1) Prior to version 3.6 Rel of the VPN 3000, it supports NAT , called Interface NAT (actually many-to-one PAT). This allows private network addresses to be PATed with the public IP address of the VPN 3000 for traffic destined for the "public network". This NAT type is not used for traffic across a LAN-to-LAN tunnel.
You must still explicitly allow "portless/ICMP", FTP and UDP on the NAT interface by assigning these rules to the public interface filter. Ping worked for you because ICMP/IN and ICMP/Out rules are assigned to the public interface by default. Add the FTP and UDP rules and this should work.
2) IWith Rel 3.6 , besides Interface NAT, we also added "NAT over LAN-to-LAN". This is used when you have overlapping or same IP networks at multiple sites.
1) I *think* i have already tried this. here are my rules:
10.1.64.0/21 on Ethernet 2 (Public) (no port mapping)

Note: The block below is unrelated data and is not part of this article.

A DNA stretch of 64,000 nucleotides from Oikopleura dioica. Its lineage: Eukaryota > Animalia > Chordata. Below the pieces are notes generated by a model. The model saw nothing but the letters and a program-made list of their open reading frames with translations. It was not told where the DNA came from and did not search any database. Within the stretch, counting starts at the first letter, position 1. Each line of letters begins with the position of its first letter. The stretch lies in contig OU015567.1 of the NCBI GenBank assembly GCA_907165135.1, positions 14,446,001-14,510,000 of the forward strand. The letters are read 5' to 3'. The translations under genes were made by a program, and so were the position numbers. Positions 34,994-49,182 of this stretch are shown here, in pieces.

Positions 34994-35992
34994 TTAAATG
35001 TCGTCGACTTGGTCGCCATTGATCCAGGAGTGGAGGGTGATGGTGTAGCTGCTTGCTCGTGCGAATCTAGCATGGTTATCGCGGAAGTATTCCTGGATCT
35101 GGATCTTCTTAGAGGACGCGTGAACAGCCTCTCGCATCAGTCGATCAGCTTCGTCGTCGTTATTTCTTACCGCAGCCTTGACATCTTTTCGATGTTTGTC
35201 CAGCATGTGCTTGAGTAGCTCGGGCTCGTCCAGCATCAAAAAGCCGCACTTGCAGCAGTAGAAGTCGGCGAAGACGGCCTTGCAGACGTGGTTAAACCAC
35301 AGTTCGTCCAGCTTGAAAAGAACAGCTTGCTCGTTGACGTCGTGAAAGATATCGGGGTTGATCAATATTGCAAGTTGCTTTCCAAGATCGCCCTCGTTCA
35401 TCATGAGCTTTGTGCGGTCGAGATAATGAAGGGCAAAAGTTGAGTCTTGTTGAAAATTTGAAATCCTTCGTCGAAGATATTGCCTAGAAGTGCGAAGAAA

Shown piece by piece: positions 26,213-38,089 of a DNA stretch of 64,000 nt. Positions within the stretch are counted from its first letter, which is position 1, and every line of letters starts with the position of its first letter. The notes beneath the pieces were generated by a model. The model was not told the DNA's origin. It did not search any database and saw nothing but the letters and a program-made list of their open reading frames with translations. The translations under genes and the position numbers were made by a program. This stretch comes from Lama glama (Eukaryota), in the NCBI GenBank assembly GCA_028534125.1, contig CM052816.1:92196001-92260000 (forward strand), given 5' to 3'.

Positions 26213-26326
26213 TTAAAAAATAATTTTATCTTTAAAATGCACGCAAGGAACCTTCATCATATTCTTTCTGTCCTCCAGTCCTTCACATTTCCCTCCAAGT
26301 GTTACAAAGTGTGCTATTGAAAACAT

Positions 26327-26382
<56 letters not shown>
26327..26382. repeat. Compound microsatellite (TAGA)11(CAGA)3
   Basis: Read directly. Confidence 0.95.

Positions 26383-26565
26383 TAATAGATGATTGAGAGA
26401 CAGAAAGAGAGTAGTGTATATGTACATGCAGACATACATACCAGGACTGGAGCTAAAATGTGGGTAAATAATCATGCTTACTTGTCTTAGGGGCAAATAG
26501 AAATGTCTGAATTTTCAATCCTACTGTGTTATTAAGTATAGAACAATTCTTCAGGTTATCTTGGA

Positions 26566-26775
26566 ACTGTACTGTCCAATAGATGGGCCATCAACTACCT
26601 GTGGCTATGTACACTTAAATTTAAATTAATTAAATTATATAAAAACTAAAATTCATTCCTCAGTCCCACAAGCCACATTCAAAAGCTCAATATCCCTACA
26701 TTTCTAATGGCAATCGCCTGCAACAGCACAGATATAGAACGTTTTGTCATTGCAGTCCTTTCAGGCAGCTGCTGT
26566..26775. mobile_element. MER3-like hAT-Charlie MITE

10.1.64.0/21 on Ethernet 2 (Public) (map TCP/UDP)
10.1.64.0/21 on Ethernet 2 (Public) (FTP Proxy)
i've also tried having the TCP and the UDP in separate rules. Do these rules need to be in any order?
We have a number of VPNs setup on this already all on the 10.x.x.x range. i just want to enable NAT out to the internet so internal machines can surf out. (I have DNS etc etc all working fine becuase i have our real firewall here to try it out). I'm actually trying to get this going for a small office of our company who will just have this Cisco Plugged in for both VPN to head office and for surfing/firewall etc etc... which is why we want to NAT to the internet (or pat or whatever it is). ideas?
2) is rel 3.6 just a firmware update that i can apply to my cisco? will this erase all my customizations for existing VPNs etc? i have about 7 VPNs going like a bought one.
Table of ContentsIntroductionVersion HistoryPossible Future
UpdatesDocuments PurposeNAT Operation in ASA 8.3+ SectionsRule Types
Network Object NATTwice NAT / Manual NATRule Types used per SectionNAT
Types used with Twice NAT / Manual NAT and Network Obje...
Table of Contents Introduction:This document describes details on how
NAT-T works. Background: ESP encrypts all critical information,
encapsulating the entire inner TCP/UDP datagram within an ESP header.
ESP is an IP protocol in the same sense that TCP an...